Mama Africa makes her transition
As I was going through old mail in a document search for Miriam Makeba, I ran across mail sent this summer, a compilation of great sayings. One of them was a "Makeba." She said: "I look at a stream and I see myself: a native South African, flowing irresistibly over hard obstacles until they become smooth and, one day, disappear -- flowing from an origin that has been forgotten toward an end that will never be."
I remember seeing Miriam Makeba shortly before the first democratic election in South Africa at a club in San Francisco, then later at UC Berkeley's Zellerbach Hall. The first concert was well attended and she spoke of being 60 or so and looking forward to returning home after many years in exile to exercise her constitutional right. The next time I saw her was in concert at UC Berkeley's Zellerbach Hall. The event was poorly attended and there were no CDs to purchase. She invited the folks in the balcony to move down to fill in the orchestra section-the sparse numbers didn't deter from the enthusiasm in the audience or her performance. The last time I saw her was at Stern Grove in San Francisco when she was on a world tour, with a new CD, the first in many years. I stood in line to get an autograph and noticed how weary she seemed to be off stage, contrasted with her enormous energy on stage. The band was tight and from many places in Southern Africa. I think she had a couple of grand kids in the band too. It was certainly a moment to treasure. I recall going to bookstores looking for her autobiography, one of the first ones I'd ever read by a South African woman. Mama spoke of her first husband, who was a police officer and how he was physically abusive to her. She also wrote of her musical career, his jealousy and her eventual escape.
I found her sojourn inspiring. Hers was a life where obstacles were certainly seen as stepping stones. I also enjoyed Hugh Masekela's accounts of his marriage to Mama Africa in "Still Grazing," one where she used her creativity to organize support for the end to Aparthied and the only time I ever saw them on stage together, which was at the San Francisco event, where they both spoke about voting for the first time. My dad is the reason why I know South African music and by extension, South African history. She collapsed during a concert in Italy. It was a benefit concert. When I heard this, I thought to myself: she died doing what she loved for audiences who loved and appreciated her for her enormous sacrifice. Willie Mandela's autobiography, "Part of My Soul Went with Him," was the second book I read about life and politics in South Africa.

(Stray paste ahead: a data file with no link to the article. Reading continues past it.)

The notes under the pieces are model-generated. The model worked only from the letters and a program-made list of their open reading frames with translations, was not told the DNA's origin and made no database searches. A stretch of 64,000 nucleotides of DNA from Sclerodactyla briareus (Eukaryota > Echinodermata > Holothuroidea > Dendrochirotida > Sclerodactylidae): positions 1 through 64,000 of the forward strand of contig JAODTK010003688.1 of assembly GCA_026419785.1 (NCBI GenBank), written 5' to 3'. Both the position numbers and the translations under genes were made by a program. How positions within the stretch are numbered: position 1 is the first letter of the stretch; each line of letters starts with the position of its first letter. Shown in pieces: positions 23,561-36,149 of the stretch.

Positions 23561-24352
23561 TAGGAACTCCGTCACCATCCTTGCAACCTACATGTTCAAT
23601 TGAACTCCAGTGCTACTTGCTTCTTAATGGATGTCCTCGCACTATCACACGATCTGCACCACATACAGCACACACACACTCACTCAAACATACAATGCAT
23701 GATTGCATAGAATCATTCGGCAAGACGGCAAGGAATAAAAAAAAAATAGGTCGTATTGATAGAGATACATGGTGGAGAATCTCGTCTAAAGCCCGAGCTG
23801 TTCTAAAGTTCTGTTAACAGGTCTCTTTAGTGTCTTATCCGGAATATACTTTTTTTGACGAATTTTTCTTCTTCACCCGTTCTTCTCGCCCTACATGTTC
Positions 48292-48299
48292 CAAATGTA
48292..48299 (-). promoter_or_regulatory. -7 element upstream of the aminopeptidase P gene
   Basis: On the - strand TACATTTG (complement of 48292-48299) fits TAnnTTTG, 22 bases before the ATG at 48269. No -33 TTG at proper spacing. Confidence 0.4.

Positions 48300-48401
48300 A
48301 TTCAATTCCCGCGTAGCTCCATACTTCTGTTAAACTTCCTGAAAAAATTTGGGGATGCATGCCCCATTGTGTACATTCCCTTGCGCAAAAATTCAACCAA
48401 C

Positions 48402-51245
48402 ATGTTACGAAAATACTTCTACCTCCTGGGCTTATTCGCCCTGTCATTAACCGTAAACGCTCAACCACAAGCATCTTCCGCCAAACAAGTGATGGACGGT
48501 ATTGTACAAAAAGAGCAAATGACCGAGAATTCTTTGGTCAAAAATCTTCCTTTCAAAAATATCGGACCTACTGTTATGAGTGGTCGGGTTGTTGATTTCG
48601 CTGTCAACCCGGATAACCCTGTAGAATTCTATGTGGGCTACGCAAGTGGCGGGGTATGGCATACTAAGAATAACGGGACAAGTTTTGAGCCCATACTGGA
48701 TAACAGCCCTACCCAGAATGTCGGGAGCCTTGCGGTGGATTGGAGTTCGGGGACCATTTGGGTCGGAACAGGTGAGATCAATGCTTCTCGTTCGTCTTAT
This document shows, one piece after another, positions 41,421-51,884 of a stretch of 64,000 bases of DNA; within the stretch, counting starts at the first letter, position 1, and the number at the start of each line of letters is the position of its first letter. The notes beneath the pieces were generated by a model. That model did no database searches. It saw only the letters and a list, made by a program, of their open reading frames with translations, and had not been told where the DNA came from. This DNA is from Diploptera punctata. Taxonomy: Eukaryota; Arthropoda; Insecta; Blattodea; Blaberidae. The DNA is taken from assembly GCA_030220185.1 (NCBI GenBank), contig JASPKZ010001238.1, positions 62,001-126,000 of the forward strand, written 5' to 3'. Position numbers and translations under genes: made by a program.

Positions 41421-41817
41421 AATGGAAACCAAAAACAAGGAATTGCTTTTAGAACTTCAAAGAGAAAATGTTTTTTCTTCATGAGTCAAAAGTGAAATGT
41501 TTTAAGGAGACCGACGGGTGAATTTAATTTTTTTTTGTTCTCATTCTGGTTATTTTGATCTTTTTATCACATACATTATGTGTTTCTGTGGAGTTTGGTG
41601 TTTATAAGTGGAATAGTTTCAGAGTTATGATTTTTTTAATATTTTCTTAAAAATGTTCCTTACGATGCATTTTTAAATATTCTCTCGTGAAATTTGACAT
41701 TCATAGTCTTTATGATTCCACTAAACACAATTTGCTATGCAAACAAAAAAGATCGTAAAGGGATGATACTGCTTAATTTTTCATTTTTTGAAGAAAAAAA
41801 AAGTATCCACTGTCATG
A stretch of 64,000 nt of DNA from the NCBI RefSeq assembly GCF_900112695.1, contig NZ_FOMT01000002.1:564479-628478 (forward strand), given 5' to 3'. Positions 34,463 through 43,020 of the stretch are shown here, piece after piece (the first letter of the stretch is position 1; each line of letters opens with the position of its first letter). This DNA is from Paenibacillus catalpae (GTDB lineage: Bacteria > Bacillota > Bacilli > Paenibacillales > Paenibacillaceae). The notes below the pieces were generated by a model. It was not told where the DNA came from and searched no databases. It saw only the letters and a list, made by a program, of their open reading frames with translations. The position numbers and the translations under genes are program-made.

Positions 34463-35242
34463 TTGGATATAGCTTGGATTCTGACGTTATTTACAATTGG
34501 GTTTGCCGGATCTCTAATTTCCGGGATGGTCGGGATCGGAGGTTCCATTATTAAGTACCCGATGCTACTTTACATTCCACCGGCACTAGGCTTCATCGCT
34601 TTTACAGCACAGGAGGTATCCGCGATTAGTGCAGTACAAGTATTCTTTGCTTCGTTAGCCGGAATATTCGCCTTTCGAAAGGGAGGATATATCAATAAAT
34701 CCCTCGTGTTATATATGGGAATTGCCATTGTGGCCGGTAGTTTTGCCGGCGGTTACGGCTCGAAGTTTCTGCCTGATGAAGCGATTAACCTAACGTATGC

Born March 4, 1932, one could say Miriam Makeba popularized South African music, the first to win a Grammy Award. She gained popularity and her career soared in Sophiatown, an area just outside Johannesburg where Africans of all nationalities lived peacefully together. So well did they get along, the Boer government in enforcing its segregationist policies bulldozed the town and forced everyone to leave. This city and it legacy is documented well in the film, "Amandla: A Revolution in 4-Part Harmony (2002)," the story of South African Freedom Movement. (Visit http://www.imdb.com/title/tt0303297/)
When Hugh Masekela speaks of her in his autobiography, it is with awe. He is her babysitter and eventually her husband--she sounds like the quentessential liberated woman. She took care of her countrymen and women, shared her resources with them: advice, money, etc.
Sporting a close-cropped Afro long before it became fashionable, Mama Makeba never compromised her principles. One always knew where he alligence lay. As President Nelson Mandela said in an article commemorating her life this week,"'Her haunting melodies gave voice to the pain of exile and dislocation which she felt for 31 long years. At the same time, her music inspired a powerful sense of hope in all of us.'
"He said it was 'fitting' that her last moments were spent on stage -- singing at a concert in solidarity with six immigrants from Ghana who were shot to death in September in the (Southern Italian town). Makeba collapsed after singing one of her most famous hits 'Pata Pata,'" her family said (Associated Press).
The article states that "in her dazzling career, Makeba performed with musical legends from around the world -- jazz maestros Nina Simone and Dizzy Gillespie, Harry Belafonte, Paul Simon -- and sang for world leaders such as John F. Kennedy and Nelson Mandela. Her distinctive style, which combined jazz, folk and South African township rhythms, managed to get her banned from South Africa for more than 30 years."
She was a remarkable woman who was proceeded in death by her only child, Bongi Makeba. I believe she leaves behind grandchildren, great grandchildren and many friends.